The University of Texas is building a supercomputer that is one million times faster than a standard laptop and has 70,000 times the memory.
UT's newest supercomputer, named Stampede, is expected to support more than 1,000 projects in computational and data-driven science and engineering from across the country, putting Texas and the university on the cutting edge of scientific discovery.
“This is really about the United State’s competitiveness in science and engineering,” said Irene Qualters, program manager at the National Science Foundation, which is funding the project. “In order for us to stay in the lead, we need access to the forefront of tools and the services to support these tools.”
The Texas Advanced Computing Center (TACC) at UT announced it is constructing and supporting Stampede in partnership with Dell and Intel through an award from the NSF. The powerful new computer is expected to accelerate the pace of scientific breakthroughs, said John Mullen, Dell vice president and general manager of major public accounts, education, state and local government.
The system will help scientists across the country address major problems in subjects ranging from designing more effective drugs to climate modeling to energy research.
“This will be one of the most powerful systems in the world,” said Jay Boisseau, director of TACC.
With a peak performance of 10 petaflops — a measure of a computer's processing speed — Stampede is more than 30 times faster than Lonestar 4, the current supercomputer at UT that was deployed in April.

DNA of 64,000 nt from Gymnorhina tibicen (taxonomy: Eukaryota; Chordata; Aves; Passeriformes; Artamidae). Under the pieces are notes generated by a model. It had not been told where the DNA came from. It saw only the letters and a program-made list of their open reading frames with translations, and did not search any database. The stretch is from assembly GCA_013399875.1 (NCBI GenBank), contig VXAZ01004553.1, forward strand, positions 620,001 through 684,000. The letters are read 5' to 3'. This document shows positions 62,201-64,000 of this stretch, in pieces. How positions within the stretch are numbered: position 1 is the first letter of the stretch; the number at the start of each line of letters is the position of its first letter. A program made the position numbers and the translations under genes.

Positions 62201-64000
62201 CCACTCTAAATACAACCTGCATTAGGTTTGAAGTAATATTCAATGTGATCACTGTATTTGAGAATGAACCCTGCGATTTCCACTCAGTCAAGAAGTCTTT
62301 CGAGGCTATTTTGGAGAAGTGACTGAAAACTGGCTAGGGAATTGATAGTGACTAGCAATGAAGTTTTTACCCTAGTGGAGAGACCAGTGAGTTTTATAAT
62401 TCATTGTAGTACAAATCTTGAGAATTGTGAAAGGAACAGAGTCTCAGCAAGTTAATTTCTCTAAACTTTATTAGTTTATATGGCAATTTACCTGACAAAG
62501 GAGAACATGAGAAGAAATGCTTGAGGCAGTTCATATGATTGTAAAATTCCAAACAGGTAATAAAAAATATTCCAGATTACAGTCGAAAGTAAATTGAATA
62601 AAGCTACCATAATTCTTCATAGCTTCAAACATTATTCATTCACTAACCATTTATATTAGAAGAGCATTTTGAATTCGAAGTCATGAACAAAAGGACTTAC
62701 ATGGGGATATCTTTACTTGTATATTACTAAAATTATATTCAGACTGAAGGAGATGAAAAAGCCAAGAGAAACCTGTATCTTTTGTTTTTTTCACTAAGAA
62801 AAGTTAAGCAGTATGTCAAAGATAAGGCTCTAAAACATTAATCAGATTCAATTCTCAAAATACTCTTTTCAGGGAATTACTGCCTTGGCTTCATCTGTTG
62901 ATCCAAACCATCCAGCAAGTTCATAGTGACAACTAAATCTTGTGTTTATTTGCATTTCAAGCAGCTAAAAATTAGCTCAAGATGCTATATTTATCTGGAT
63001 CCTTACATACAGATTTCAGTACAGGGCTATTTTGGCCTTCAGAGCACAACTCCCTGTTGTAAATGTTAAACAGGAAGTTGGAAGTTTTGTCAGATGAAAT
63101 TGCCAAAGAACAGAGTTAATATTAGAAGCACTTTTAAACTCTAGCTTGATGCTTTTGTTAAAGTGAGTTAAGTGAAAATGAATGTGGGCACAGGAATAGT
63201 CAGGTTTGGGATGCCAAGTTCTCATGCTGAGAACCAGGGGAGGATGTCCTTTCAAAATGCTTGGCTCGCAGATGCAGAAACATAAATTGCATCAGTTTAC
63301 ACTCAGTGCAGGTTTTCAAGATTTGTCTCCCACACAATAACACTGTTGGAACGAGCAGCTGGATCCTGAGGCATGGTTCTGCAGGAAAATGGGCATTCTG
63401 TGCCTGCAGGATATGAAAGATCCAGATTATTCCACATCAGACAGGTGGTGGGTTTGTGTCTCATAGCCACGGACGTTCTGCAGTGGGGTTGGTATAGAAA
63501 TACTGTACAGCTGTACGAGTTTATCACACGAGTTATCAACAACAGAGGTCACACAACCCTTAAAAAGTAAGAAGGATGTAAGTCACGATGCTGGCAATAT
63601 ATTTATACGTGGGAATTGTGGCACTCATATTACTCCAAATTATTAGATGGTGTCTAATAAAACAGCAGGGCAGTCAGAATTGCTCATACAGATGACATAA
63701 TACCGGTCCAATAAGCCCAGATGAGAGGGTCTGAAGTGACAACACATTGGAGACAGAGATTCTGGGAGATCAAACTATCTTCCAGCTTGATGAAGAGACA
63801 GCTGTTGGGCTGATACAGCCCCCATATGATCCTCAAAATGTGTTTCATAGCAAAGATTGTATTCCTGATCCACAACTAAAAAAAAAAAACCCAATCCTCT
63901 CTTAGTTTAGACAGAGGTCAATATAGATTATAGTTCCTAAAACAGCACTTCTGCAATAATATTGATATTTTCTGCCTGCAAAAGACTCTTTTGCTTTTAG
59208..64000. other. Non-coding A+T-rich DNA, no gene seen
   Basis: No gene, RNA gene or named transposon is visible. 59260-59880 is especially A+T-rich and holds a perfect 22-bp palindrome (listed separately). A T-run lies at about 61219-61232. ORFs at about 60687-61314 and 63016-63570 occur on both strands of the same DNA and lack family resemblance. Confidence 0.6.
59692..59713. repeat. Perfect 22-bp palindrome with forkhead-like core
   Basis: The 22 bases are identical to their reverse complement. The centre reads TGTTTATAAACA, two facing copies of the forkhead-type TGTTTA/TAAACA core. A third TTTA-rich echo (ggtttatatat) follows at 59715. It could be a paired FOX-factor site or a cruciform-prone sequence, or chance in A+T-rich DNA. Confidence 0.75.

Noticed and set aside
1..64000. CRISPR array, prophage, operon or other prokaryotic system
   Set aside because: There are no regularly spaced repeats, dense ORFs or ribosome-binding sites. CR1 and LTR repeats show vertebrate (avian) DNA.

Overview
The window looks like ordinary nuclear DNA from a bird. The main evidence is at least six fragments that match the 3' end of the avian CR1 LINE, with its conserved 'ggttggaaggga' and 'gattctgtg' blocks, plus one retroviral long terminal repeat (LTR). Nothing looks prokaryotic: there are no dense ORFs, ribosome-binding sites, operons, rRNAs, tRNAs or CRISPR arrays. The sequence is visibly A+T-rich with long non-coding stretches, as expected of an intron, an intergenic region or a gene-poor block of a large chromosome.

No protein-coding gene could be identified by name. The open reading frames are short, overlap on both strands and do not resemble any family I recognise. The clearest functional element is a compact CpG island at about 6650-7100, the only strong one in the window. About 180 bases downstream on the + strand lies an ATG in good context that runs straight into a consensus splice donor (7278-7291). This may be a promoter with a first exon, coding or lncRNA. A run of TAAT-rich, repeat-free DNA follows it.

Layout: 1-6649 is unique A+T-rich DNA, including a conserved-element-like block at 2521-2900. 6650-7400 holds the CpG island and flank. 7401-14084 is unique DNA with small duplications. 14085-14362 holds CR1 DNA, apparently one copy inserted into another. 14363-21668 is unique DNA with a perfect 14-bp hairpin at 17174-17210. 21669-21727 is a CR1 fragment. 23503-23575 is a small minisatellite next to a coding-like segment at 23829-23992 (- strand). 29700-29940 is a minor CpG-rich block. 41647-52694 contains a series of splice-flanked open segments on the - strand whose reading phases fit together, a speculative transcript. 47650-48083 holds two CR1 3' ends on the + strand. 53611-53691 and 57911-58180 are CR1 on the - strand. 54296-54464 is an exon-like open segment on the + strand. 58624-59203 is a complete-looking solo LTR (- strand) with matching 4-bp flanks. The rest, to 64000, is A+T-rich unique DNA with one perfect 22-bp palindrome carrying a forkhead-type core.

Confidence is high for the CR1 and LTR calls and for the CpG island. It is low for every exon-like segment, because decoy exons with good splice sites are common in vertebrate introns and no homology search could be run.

The NSF gave UT researchers $27.5 million for the supercomputer upfront and it's expected to invest a total of $50 million over four years. Stampede will be up and running in January 2013, Boisseau said, and the project could be renewed for another four years in 2017.
Researchers from any open science institution in the country can apply to use Stampede, which will be housed at UT’s J.J. Pickle Research Campus, through the NSF’s Extreme Science and Engineering Discovery Environment (XSEDE) project. A national committee will review the proposals and allocate time on the supercomputer.
Boisseau said 90 percent of the time on the machine would be allocated directly to the national open science community, and the other 10 percent would be used for a mix of industrial partnership projects and new community projects, like urban planning and social sciences. Many of the new community projects will be at UT.
Professor Omar Ghattas, director of the Center for Computational Geosciences in the Institute for Computational Engineering and Sciences at UT, said Stampede would benefit scientists in several ways. First, they will be able to put more resolutions into their models. “The more pieces you can break the model up into, the better you can actually solve the equations,” Ghattas said.
They will also be able to put more physics data into their models to help solve problems. “And because of Stampede’s ground-breaking speed, scientists can also benefit by running many more calculations in a shorter period of time,” Ghattas said.
Historically, supercomputers have been used for conducting simulations of mathematical models. But because of Stampede’s large memory and disk storage, it will support both simulation-based and data-driven science, Boisseau said.
Stampede is not without its challenges, however.
“When we build these systems bigger and bigger, the odds of having a failure are more likely," Bouisseau said. "So we have people develop codes that checkpoint, just in case the systems have to be restarted."
Stampede is also going to need a lot of power, and UT is working to expand its data center to accommodate the energy consumption.
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